Cleveland Hopkins braces for summer travel madness
Cleveland Hopkins International Airport is predicting as many as 1 million travelers will fly out of the airport in July, the first time in more than a decade the airport would reach that mark.
Why it matters: In recent weeks, TSA and airlines have predicted a record number of travelers could pass through U.S. airports this summer, setting the stage for a nightmare summer travel season.
- This comes as several airlines, including Frontier, Alaska and Aer Lingus, are adding flights at Hopkins.
The intrigue: While Cleveland adds flights, the FAA is letting airlines fly fewer flights to reduce stress on the national airspace system without the risk of losing their "slots," Axios' Alex Fitzpatrick reports.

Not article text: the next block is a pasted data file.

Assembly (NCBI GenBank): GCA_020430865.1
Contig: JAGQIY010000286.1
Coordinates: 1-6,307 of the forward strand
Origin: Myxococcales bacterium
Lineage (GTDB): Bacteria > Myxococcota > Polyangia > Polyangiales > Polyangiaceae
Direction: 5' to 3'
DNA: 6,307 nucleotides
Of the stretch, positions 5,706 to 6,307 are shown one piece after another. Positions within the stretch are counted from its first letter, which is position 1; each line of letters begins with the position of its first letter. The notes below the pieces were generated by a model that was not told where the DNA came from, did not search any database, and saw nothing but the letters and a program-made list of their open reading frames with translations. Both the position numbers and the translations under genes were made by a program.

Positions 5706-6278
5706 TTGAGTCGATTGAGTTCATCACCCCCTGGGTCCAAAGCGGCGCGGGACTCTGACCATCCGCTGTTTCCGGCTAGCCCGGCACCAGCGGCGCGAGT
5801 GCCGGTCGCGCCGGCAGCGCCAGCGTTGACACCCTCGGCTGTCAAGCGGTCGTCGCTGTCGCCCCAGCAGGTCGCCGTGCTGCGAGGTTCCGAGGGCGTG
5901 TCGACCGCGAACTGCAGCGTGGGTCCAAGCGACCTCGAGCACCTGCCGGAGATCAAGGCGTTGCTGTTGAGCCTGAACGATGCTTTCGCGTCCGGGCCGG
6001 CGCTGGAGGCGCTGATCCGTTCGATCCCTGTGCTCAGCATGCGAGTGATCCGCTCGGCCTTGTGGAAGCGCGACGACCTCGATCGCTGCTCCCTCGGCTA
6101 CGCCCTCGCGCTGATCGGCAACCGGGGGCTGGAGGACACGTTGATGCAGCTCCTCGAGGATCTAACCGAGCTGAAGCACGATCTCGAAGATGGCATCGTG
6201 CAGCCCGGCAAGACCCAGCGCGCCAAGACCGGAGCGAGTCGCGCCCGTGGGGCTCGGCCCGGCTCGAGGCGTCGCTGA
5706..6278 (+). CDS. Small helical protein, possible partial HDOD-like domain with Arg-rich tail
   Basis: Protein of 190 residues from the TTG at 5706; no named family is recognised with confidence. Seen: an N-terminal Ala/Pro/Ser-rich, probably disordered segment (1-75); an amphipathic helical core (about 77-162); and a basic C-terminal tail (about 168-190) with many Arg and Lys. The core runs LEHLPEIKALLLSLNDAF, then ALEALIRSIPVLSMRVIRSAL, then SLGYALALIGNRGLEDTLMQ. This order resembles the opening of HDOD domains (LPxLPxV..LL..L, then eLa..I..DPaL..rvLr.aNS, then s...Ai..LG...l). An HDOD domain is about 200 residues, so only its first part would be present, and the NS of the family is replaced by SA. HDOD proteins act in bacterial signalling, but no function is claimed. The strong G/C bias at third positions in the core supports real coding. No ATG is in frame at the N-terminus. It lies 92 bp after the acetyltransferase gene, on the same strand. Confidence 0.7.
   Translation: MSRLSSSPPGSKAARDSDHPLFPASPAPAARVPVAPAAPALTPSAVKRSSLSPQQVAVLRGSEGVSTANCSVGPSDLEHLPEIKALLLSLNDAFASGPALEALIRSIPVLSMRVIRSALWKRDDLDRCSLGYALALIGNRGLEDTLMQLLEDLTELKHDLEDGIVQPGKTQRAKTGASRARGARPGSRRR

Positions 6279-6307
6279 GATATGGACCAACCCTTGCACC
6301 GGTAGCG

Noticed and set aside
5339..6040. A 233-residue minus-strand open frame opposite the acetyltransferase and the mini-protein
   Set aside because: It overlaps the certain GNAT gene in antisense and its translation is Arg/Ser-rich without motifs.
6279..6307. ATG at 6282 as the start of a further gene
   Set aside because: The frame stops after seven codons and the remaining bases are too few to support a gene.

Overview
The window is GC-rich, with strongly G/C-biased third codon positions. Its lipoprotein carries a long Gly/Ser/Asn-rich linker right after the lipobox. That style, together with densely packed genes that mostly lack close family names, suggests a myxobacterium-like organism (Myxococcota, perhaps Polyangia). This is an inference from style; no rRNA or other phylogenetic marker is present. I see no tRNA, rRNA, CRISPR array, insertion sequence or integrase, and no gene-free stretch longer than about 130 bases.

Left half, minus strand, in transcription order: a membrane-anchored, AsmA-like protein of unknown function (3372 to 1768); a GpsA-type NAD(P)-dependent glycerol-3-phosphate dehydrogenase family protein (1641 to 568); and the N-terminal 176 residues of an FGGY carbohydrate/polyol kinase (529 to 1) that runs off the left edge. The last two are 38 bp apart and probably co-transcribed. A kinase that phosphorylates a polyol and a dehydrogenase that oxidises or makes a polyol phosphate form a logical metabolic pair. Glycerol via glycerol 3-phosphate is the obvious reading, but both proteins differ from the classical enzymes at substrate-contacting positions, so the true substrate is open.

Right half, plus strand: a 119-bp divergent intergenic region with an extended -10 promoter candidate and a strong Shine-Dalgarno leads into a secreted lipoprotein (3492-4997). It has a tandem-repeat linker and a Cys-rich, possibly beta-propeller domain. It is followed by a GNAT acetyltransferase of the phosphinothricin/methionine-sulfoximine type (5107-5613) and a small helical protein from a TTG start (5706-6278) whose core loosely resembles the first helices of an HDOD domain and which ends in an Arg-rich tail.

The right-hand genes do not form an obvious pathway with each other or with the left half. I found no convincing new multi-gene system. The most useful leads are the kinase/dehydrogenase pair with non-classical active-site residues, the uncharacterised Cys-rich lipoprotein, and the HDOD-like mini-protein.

- Normally, airlines must operate a certain number of flights to prevent their slots — essentially permission slips to service particular airports — from being reassigned to rival carriers.
Meanwhile, travelers at Hopkins will also encounter construction in the Smart Parking Garage, which connects to the airport via a skywalk.
- From 1,000 to 2,000 of the garage's 7,000 total parking spaces will be unavailable throughout the summer.
- The airport has opened a temporary Grey Lot with 1,000 parking spaces north of the terminal on Old Grayton Road; that lot requires shuttle service.
What they're saying: Dejan Radosavljevic, assistant commissioner of airport operations, tells Axios the travel increase is "encouraging" and that Hopkins will be ready.
- "We've been having stakeholder meetings with airlines, so we know what to expect," he says, "We're handling everything on the front end as much as we can so passenger flow is as smooth as possible."
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